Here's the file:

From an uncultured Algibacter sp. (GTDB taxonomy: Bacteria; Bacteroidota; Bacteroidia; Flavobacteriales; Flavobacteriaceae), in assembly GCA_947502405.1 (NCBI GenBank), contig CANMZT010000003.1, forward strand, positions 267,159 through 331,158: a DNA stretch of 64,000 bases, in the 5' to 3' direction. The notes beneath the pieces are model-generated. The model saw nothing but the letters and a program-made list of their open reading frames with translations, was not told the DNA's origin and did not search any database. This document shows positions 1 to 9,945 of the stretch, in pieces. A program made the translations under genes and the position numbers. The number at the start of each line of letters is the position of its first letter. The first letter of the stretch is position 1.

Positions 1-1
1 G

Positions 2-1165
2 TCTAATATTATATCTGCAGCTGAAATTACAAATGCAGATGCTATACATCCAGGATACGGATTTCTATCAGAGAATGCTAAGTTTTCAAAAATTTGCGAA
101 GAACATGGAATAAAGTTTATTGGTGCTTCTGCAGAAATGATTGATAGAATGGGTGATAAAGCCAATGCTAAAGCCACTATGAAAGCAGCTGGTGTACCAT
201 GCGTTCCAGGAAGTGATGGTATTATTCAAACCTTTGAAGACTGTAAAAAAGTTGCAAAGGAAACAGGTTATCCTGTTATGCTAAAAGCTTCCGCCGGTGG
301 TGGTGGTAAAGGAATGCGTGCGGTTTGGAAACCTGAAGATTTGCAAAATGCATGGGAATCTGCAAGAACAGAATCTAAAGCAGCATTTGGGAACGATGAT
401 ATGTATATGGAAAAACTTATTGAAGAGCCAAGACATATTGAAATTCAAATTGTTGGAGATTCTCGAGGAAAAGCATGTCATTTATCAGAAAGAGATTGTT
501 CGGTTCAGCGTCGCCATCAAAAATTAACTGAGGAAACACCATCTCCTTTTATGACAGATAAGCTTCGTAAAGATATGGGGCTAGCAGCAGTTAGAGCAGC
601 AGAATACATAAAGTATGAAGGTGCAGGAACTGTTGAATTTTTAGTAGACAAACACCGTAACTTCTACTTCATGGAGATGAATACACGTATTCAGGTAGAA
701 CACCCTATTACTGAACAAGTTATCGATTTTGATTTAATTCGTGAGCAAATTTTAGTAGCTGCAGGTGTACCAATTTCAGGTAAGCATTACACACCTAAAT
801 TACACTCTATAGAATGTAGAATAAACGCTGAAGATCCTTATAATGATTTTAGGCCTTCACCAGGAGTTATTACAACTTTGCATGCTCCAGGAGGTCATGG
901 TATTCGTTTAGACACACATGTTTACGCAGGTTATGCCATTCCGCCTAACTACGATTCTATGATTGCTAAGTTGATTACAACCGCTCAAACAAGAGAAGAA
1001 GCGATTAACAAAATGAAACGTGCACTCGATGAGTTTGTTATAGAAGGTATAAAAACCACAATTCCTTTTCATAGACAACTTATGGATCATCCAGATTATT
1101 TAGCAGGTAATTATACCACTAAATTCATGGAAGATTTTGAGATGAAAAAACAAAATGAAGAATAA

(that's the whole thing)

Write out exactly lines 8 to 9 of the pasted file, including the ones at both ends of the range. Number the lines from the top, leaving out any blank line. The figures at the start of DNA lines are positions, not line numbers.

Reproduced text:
301 TGGTGGTAAAGGAATGCGTGCGGTTTGGAAACCTGAAGATTTGCAAAATGCATGGGAATCTGCAAGAACAGAATCTAAAGCAGCATTTGGGAACGATGAT
401 ATGTATATGGAAAAACTTATTGAAGAGCCAAGACATATTGAAATTCAAATTGTTGGAGATTCTCGAGGAAAAGCATGTCATTTATCAGAAAGAGATTGTT